Under the agreement, Cellink will provide this complete solution through its global sales channels, supported by Lonza’s well-established logistics processes.
This is not the first partnership with the pharma industry for Cellink. The company also recently announced a collaboration with AstraZeneca, the British-Swedish multinational pharmaceutical and biopharmaceutical company, to utilize Cellink’s 3D bioprinting technology for liver organoid culture for drug discovery purposes in cardiovascular, renal and metabolic diseases.
According to Lonza, “The pharma and biomedical research laboratories are constantly seeking innovative new technologies to enhance their experimental workflows and help deliver on their promise to drive the next research breakthrough.” This collaboration could strengthen the processes and end products of research, offering substantial benefits for more predictive cell models and ultimately increasing the usefulness of 3D culturing cells for many applications in major areas of life sciences.”
You May Also Like
3DomFuel Introduces “Enhanced” Landfill-Biodegradable 3D Printer Filament Spool
Back in 2015, Fargo, North Dakota-based company 3DomFuel, Inc. announced its environmentally-friendly Eco-Spool, a 100% bio-based 3D printer filament spool made of bio-friendly materials that break down in landfills much...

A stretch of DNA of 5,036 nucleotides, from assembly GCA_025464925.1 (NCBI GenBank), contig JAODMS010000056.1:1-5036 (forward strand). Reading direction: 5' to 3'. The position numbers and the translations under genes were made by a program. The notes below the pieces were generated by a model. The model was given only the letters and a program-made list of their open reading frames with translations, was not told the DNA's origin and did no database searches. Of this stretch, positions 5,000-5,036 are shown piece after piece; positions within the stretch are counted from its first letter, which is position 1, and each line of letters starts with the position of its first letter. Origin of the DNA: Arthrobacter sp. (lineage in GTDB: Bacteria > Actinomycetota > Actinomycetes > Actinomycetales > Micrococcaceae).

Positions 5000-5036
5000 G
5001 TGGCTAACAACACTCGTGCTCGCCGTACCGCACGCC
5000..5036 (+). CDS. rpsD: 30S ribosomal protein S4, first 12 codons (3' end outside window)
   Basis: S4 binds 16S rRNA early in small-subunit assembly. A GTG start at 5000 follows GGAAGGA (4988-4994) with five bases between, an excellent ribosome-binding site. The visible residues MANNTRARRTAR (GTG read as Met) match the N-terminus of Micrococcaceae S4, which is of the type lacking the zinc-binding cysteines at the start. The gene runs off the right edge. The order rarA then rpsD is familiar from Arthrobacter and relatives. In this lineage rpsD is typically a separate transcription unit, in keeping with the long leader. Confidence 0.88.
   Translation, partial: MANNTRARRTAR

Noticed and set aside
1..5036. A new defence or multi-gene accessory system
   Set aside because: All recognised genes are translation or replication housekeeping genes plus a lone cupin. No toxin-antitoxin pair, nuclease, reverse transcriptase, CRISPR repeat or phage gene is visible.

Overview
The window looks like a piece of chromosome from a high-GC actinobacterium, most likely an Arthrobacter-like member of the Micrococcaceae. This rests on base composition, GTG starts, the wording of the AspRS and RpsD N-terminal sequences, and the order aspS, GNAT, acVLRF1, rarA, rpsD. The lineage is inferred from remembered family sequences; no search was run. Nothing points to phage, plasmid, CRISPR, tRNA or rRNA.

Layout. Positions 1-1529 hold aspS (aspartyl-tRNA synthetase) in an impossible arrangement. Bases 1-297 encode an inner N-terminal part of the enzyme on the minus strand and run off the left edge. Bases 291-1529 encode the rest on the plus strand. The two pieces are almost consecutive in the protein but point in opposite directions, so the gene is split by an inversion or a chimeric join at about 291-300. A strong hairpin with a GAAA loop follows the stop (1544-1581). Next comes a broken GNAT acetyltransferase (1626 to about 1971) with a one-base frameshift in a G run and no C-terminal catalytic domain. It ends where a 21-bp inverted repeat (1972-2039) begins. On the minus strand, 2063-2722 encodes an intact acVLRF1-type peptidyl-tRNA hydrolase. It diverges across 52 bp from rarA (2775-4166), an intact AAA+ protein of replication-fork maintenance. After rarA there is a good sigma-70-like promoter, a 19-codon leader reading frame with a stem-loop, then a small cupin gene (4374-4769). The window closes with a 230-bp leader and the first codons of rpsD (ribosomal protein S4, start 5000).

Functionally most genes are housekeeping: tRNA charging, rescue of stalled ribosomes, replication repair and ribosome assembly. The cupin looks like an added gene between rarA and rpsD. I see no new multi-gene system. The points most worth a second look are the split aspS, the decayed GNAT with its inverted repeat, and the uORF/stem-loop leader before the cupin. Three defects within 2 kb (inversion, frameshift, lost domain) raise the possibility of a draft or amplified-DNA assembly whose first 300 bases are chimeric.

3D Printing Used to Develop Menstrual Cup from Female-Owned Brand
3D printing is most often used for product development applications, a crucial tool to understand the look and feel of an item before it hits the market. That was the...
3D Printing News Briefs, March 24, 2021: NSWC Carderock Division, Tel Aviv University, Integza
In today’s 3D Printing News Briefs, we’re covering several different applications for which the technology can be used: maritime and military, electronics and medical research, and engines. A new digital...
BASF Stainless Steel Filament Now Qualified for MakerBot METHOD 3D Printers
MakerBot, a subsidiary of Stratasys (Nasdaq: SSYS) has announced that BASF Ultrafuse 316L Stainless Steel material is qualified for use with the MakerBot LABS Experimental Extruder1 for the MakerBot METHOD...
View our broad assortment of in house and third party products.